By April Jasper, OD, FAAO, and Katie Gilbert-Spear, OD, MPH
A recent Women In Optometry® Pop-up Poll found that more than half of the respondents said that they’ve been the subject of sexual harassment by a patient, and more than one-in-four said that they have the subject of sexual harassment by a colleague in the profession. Even larger percentages feel that they’ve the subject of gender bias by a colleague or a patient.
As leaders in their offices, optometrists should understand that a workplace where workers feel harassed, intimidated or belittled is not a good place to be. Indeed, one woman OD said that she left her place of employment after experiencing sexual harassment there.
We don’t know how to solve the issue of sexual harassment and gender bias; clearly, it’s a hot topic these days. But we do believe that this is an important conversation to have. The spectrum is huge. It can range from a dismissive remark to aggressively unwanted sexual behavior. There is obviously no one size fits all situation, and office policies shouldn’t be made so strict that they stifle a trusting or fun atmosphere. Above all, work should be a place where people enjoy spending their days.
Incidentally, the survey found that male ODs said they, too, have been sexually harassed by patients, and even some by their professional colleagues.
So what can doctors do? One step is to let the entire team know that harassment is not acceptable behavior. If there’s one thing that the fallout from the Harvey Weinstein experience has shown is that a lot of people kept their mouths shut for a very long time. Encourage a more discussion. One respondent to the poll said that when she was an optician, she told her boss (a male OD) about a patient who harassed her and the boss promptly stepped in. He spoke to the patient and made sure that when the patient did return to the office, he personally managed all the interaction.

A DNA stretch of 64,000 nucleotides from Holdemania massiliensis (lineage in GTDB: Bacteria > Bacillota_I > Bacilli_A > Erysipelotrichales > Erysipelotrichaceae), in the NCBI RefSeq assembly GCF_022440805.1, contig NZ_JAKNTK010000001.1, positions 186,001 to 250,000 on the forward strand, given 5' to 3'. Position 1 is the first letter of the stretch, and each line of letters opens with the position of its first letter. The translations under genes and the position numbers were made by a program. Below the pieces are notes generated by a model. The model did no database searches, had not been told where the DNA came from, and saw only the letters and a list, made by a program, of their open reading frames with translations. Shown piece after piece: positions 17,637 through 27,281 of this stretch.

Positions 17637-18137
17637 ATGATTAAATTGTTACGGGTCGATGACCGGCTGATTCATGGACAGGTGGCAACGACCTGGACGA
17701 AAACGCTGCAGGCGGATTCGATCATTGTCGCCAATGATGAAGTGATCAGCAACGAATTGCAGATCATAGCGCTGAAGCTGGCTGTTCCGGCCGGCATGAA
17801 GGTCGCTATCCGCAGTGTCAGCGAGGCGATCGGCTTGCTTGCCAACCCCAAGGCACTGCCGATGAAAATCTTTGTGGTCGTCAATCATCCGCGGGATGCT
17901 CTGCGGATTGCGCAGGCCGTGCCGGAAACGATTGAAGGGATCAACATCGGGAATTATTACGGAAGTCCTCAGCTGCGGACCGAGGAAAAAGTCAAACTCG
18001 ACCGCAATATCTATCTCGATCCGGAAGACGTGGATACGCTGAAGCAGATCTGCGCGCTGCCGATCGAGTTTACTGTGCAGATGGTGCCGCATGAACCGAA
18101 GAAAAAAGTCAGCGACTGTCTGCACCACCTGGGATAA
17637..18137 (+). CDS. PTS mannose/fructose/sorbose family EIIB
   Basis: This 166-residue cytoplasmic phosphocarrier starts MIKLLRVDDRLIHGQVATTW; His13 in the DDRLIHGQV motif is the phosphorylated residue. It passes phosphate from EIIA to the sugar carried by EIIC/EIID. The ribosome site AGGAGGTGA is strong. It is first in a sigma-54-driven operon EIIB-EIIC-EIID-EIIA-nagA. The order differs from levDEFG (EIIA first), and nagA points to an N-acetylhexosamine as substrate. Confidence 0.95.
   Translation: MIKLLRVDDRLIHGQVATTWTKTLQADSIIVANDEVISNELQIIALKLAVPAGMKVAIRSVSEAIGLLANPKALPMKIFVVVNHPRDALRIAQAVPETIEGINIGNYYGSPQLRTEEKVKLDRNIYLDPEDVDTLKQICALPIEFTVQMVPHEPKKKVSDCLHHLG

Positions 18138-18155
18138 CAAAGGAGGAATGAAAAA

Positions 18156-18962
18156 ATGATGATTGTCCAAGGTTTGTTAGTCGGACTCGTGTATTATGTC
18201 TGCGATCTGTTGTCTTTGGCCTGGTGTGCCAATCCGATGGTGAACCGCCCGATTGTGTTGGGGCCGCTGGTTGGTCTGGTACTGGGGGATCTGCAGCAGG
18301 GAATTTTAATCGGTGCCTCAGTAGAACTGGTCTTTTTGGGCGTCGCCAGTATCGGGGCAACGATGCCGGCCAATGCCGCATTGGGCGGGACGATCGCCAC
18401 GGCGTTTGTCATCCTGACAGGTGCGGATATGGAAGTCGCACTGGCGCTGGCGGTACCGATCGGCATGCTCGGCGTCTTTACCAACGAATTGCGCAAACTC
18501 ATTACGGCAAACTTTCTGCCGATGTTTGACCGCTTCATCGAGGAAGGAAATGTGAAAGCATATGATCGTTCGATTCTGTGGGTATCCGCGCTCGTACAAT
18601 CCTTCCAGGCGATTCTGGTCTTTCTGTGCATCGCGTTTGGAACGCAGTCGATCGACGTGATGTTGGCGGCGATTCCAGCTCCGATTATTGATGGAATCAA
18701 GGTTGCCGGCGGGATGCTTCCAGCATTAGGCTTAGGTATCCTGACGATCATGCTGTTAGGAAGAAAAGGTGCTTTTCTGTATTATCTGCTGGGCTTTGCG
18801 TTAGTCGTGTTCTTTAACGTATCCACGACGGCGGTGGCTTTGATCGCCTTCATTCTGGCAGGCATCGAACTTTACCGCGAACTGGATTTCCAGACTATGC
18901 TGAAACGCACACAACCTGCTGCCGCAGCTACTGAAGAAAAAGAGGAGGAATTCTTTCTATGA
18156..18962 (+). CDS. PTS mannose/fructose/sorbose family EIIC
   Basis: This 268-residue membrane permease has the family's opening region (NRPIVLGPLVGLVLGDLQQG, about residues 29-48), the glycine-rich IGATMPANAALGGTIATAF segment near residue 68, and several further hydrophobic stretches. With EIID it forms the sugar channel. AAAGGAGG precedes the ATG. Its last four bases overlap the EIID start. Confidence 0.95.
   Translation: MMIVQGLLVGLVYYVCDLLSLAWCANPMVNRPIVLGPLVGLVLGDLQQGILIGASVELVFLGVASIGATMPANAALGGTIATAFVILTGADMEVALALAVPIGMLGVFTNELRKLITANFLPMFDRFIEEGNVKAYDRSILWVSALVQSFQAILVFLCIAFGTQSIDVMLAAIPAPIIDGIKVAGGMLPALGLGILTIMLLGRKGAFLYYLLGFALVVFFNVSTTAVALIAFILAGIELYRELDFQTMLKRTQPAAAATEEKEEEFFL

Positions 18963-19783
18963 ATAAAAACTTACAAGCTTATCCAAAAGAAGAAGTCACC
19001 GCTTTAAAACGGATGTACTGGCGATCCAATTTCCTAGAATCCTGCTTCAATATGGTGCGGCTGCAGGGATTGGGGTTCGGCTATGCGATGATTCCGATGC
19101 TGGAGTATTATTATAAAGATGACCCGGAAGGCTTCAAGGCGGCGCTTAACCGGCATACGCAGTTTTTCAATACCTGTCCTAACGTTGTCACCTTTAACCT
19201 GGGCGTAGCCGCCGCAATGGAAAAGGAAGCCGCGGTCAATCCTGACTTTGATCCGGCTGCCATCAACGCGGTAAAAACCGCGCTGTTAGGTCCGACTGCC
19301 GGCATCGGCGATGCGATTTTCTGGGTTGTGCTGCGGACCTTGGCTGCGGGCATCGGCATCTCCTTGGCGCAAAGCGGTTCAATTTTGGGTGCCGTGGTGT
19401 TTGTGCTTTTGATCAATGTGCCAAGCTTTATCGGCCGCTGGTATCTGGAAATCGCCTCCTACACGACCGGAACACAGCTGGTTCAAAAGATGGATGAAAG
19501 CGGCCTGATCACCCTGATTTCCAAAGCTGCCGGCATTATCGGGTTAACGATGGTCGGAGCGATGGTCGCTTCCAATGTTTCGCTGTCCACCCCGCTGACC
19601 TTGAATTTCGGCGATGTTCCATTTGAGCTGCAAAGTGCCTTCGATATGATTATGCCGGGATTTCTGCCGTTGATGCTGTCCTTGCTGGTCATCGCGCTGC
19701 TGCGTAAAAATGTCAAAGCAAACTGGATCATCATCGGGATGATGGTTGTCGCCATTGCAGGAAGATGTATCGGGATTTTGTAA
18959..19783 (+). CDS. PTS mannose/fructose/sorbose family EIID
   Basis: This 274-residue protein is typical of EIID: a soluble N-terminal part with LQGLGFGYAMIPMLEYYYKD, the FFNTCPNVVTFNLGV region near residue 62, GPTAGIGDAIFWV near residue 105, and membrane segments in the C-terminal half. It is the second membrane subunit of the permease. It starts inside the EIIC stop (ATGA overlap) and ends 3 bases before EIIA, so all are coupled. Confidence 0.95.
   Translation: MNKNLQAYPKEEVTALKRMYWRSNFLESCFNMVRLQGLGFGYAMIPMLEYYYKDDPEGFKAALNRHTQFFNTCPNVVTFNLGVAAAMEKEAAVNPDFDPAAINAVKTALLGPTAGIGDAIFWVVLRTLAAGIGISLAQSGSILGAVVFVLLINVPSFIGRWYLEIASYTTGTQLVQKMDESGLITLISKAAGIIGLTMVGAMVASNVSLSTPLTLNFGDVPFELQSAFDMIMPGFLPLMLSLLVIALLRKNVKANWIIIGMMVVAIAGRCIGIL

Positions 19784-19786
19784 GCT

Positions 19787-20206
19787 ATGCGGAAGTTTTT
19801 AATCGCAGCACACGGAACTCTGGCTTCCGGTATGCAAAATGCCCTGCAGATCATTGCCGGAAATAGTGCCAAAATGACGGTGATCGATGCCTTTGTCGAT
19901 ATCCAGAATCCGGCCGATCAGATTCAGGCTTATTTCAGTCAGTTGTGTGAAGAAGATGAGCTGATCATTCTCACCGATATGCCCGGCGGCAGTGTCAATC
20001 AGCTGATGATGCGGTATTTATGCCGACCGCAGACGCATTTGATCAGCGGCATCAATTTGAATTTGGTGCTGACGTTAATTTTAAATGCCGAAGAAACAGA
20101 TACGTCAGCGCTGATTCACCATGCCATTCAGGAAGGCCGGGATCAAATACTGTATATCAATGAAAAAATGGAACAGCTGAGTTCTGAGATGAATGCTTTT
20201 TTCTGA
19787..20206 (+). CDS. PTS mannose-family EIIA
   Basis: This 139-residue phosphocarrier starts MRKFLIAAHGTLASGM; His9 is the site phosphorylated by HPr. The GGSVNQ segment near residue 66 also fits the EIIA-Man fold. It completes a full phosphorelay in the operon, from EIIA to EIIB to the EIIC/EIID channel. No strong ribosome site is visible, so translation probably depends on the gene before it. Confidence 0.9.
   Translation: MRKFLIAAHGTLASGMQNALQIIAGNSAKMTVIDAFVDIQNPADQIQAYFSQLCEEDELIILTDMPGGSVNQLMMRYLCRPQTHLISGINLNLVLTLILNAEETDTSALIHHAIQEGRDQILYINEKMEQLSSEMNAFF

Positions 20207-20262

Include conversations about personal safety in your overall team meetings. Doctors should never have to feel unsafe or threatened in the exam room—although we realize that’s a “perfect world” scenario. But just as your office considers safety policies—such as running deposits to the bank, confronting a shoplifter, dark parking lots—include a discussion about how to handle sexual harassment. Team members will typically come quickly to support an employee who is being berated by a patient, for example, but everyone can hear that. A grope is more typically done in secret, but that shouldn’t mean that the person on the receiving end needs to suffer alone or in shame.
Make sure your staff knows that you’ll stand up for them.